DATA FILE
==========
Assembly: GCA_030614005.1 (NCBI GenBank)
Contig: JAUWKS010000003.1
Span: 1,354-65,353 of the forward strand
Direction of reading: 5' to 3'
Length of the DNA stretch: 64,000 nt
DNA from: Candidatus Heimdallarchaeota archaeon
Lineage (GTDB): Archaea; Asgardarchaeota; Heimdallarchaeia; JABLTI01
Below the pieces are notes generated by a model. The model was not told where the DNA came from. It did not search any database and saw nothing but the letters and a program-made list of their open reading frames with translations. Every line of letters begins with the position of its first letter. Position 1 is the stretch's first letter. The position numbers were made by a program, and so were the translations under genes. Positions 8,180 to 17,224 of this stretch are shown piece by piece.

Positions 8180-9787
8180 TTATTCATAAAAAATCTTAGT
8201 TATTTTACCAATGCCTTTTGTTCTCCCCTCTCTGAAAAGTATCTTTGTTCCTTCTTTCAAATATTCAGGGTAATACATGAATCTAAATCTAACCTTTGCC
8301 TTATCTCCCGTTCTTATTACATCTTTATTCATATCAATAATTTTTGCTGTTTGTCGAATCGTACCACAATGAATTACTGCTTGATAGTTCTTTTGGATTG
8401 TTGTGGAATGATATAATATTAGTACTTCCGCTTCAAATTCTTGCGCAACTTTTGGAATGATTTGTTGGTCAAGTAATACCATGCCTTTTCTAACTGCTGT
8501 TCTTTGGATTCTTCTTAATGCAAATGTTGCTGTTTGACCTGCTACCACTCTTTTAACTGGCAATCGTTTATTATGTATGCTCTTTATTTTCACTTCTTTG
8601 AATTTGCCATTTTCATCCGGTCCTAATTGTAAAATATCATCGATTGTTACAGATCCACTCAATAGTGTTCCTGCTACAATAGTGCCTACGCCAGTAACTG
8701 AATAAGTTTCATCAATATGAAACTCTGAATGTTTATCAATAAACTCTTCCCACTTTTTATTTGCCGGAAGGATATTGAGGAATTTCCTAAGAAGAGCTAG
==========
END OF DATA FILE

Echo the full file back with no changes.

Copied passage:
Assembly: GCA_030614005.1 (NCBI GenBank)
Contig: JAUWKS010000003.1
Span: 1,354-65,353 of the forward strand
Direction of reading: 5' to 3'
Length of the DNA stretch: 64,000 nt
DNA from: Candidatus Heimdallarchaeota archaeon
Lineage (GTDB): Archaea; Asgardarchaeota; Heimdallarchaeia; JABLTI01
Below the pieces are notes generated by a model. The model was not told where the DNA came from. It did not search any database and saw nothing but the letters and a program-made list of their open reading frames with translations. Every line of letters begins with the position of its first letter. Position 1 is the stretch's first letter. The position numbers were made by a program, and so were the translations under genes. Positions 8,180 to 17,224 of this stretch are shown piece by piece.

Positions 8180-9787
8180 TTATTCATAAAAAATCTTAGT
8201 TATTTTACCAATGCCTTTTGTTCTCCCCTCTCTGAAAAGTATCTTTGTTCCTTCTTTCAAATATTCAGGGTAATACATGAATCTAAATCTAACCTTTGCC
8301 TTATCTCCCGTTCTTATTACATCTTTATTCATATCAATAATTTTTGCTGTTTGTCGAATCGTACCACAATGAATTACTGCTTGATAGTTCTTTTGGATTG
8401 TTGTGGAATGATATAATATTAGTACTTCCGCTTCAAATTCTTGCGCAACTTTTGGAATGATTTGTTGGTCAAGTAATACCATGCCTTTTCTAACTGCTGT
8501 TCTTTGGATTCTTCTTAATGCAAATGTTGCTGTTTGACCTGCTACCACTCTTTTAACTGGCAATCGTTTATTATGTATGCTCTTTATTTTCACTTCTTTG
8601 AATTTGCCATTTTCATCCGGTCCTAATTGTAAAATATCATCGATTGTTACAGATCCACTCAATAGTGTTCCTGCTACAATAGTGCCTACGCCAGTAACTG
8701 AATAAGTTTCATCAATATGAAACTCTGAATGTTTATCAATAAACTCTTCCCACTTTTTATTTGCCGGAAGGATATTGAGGAATTTCCTAAGAAGAGCTAG